Approximately 1355 A-26B attack aircraft and 1091 A-26C bombers were built.
Armament. The defensive armament consisted of two General Electric remote-controlled turrets taken from a B-29 bomber, but with different profile limiters of fire. Each turret had two Browning M2 machine guns of 12.7 mm caliber, 500 rounds of ammunition per barrel. The upper turret rotated 360 0 and, if necessary, could fire forward, increasing the overall firepower of offensive weapons. The tower remote control system was developed by General Electric for the A-26 aircraft on a basis similar to the B-29 aircraft.
Combat use. Thrown into battle in September 1944 as part of the 553rd Bomber Squadron based in Great Dunmow, England, and soon also appeared in France and Italy, the Invader began to inflict air strikes against the Germans before the elimination of manufacturing defects. The pilots were delighted with the maneuverability and ease of control, but the A-26 had an unnecessarily complex and tiring instrument panel, as well as a weak, easily destroyed front landing gear. The cockpit canopy was difficult to open when leaving the vehicle in an emergency. Over time, these problems were resolved, and the A-26 pilots took pride in mastering an effective combat vehicle.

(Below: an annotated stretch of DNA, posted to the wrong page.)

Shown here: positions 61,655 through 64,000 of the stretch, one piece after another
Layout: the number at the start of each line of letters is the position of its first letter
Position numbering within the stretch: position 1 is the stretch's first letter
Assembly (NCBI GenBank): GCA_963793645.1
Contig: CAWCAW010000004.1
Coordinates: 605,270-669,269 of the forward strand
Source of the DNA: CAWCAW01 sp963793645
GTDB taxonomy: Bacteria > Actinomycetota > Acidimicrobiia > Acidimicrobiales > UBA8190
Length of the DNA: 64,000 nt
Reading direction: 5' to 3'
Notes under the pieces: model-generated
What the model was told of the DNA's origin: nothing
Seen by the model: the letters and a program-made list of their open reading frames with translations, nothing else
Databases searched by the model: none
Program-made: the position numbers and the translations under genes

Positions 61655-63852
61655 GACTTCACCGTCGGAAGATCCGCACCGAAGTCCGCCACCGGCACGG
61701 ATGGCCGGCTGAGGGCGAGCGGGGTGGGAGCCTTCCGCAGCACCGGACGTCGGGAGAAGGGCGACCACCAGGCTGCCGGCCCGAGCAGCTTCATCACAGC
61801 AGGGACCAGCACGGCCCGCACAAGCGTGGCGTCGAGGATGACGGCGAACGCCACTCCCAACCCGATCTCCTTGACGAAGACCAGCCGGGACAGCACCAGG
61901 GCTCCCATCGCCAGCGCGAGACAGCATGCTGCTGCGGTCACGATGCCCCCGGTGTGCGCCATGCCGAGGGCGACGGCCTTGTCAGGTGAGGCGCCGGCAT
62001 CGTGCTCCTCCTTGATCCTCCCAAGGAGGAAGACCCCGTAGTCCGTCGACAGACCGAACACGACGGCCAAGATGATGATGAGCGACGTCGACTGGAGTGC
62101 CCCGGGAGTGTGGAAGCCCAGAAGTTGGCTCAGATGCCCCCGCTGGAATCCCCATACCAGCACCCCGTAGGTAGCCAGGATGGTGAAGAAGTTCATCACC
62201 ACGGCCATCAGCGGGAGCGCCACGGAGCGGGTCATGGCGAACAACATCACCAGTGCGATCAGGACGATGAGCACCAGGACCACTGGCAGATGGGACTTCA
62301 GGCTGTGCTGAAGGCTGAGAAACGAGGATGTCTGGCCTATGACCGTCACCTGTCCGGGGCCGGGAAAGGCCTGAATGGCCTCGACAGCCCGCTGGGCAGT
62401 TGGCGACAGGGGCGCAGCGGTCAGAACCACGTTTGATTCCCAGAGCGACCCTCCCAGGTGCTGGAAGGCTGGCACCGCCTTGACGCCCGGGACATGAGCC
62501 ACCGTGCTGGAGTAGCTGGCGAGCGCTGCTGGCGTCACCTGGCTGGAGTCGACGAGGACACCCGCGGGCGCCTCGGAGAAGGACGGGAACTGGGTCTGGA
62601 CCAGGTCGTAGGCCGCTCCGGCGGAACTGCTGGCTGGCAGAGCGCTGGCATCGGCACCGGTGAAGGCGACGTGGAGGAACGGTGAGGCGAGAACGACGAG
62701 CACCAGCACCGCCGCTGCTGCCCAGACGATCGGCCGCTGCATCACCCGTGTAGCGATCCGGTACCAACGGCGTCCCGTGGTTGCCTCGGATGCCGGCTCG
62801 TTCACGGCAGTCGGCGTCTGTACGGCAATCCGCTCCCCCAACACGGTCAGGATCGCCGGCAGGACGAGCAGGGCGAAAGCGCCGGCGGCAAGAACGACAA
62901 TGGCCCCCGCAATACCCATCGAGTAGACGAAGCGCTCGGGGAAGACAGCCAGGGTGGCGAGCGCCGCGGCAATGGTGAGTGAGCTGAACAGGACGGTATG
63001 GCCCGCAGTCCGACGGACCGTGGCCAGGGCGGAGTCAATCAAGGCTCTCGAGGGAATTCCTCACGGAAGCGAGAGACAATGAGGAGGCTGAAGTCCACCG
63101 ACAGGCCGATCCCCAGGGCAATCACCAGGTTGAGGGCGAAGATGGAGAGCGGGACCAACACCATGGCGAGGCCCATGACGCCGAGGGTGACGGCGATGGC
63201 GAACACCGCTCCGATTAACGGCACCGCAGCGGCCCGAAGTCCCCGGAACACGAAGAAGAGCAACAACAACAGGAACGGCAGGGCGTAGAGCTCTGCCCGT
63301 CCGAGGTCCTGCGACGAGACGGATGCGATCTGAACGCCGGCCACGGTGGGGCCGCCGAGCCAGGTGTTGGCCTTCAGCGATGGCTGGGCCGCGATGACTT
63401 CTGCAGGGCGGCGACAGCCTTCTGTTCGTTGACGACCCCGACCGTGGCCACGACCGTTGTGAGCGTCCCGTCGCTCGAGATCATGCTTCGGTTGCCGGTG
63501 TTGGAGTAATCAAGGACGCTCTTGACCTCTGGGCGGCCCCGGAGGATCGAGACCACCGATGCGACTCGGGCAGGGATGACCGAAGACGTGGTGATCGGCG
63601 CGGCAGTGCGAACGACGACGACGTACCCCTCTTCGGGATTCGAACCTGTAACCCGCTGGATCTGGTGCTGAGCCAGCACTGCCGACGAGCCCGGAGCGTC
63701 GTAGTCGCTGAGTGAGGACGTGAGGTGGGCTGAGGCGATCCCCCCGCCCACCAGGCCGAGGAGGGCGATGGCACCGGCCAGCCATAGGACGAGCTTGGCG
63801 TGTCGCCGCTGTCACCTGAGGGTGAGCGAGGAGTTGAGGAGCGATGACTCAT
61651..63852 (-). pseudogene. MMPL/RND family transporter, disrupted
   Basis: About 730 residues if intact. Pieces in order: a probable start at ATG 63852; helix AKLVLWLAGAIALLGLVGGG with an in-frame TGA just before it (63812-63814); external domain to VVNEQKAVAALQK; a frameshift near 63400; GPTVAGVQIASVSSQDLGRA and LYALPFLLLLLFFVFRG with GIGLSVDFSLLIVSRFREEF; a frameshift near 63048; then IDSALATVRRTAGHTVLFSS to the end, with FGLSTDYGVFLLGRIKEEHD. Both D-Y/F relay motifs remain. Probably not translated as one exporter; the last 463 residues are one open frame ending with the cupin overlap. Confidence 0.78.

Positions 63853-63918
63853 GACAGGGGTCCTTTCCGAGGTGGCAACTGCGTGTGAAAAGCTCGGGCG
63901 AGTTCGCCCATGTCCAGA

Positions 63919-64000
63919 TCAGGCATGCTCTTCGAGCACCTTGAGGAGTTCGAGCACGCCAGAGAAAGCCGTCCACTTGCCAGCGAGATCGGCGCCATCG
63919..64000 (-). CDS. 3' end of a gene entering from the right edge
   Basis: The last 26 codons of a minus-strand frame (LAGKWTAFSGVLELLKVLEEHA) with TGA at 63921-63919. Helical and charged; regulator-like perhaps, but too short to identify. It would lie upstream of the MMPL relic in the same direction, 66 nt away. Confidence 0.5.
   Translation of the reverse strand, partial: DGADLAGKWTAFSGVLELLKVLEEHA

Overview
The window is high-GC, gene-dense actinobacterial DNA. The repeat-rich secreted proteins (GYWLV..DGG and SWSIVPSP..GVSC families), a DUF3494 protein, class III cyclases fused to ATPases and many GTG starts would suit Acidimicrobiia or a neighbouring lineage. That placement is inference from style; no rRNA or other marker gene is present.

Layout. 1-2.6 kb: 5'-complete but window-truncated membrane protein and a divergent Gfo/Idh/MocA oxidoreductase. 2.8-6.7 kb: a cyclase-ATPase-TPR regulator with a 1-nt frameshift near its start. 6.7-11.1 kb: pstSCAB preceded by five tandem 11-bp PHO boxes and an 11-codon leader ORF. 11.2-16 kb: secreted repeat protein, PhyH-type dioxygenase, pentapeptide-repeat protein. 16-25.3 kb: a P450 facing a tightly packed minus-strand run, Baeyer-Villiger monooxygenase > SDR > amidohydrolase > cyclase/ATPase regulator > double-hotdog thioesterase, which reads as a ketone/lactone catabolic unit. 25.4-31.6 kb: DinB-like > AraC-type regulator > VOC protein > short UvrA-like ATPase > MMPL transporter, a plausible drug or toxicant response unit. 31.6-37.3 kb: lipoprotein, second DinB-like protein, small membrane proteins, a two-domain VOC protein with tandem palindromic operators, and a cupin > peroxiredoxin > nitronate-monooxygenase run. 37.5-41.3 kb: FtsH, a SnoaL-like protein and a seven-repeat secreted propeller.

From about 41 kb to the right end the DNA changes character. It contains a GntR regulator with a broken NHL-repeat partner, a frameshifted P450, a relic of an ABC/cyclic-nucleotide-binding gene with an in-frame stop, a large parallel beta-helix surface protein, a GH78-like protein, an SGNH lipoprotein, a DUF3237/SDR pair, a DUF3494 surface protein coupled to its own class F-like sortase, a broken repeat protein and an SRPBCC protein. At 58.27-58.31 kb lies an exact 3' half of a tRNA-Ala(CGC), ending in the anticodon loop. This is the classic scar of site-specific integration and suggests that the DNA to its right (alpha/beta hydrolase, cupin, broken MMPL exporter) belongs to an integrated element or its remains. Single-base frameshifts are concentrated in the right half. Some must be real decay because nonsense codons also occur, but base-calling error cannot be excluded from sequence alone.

In the European theater of operations "Inveders" made 11,567 sorties and dropped 18,054 tons of bombs. The A-26 was also nimble enough to stand up for itself when faced with enemy fighters. Major Myron L. Durkee of the 386th Bomber Group in Bumont (France) chalked up a "likely victory" over the Messerschmitt Me 262 jet fighter on February 19, 1945.
In Europe, for various reasons, about 67 "invaders" were lost, but the A-26 has seven confirmed victories in aerial battles.
In the Pacific, Invader has also progressed from a bad start to a high performance. Powered by Pratt-Whitney R-2800-27 Double Wasp engines, 2000 hp each. (1491 kW) and a speed at sea level of at least 600 km / h, the "Invader" was a powerful weapon for assault attacks on land and sea targets, but the crews did not immediately take up this. The A-20 pilots, who reigned supreme in their tall single-seater cockpits, now found themselves next to the navigator in the right-hand folding seat - essentially the co-pilot, but without controls. When missiles and bombs were used together during a low-altitude attack, shrapnel damaged the Inveder's belly. Convinced that the new machine is not suitable for work at low altitude, the commander of the 5th Air Force, George Keniyo, demanded not to rearm the units from the A-20 to the A-26. But after the appropriate modifications, the A-26 also began to replace the North American B-25 Mitchell in some parts. The A-26 aircraft were in service with the 3rd, 41st and 319th bombing groups of the US Air Force in operations against Formosa, Okinawa and the territory of Japan itself. The Iniders were active near Nagasaki before the second atomic bomb was dropped on that city.